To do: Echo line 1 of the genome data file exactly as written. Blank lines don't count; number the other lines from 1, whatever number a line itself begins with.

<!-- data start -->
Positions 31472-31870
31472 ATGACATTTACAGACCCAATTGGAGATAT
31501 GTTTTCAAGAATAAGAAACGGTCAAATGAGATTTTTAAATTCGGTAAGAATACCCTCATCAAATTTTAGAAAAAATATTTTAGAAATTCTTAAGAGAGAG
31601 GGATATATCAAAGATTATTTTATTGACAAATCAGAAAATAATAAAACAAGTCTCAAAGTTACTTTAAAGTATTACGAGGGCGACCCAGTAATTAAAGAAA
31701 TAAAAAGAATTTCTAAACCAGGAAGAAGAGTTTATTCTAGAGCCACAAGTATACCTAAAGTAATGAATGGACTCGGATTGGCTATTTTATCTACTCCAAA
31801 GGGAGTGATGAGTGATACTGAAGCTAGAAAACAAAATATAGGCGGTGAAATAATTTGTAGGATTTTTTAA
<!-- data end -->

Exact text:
Positions 31472-31870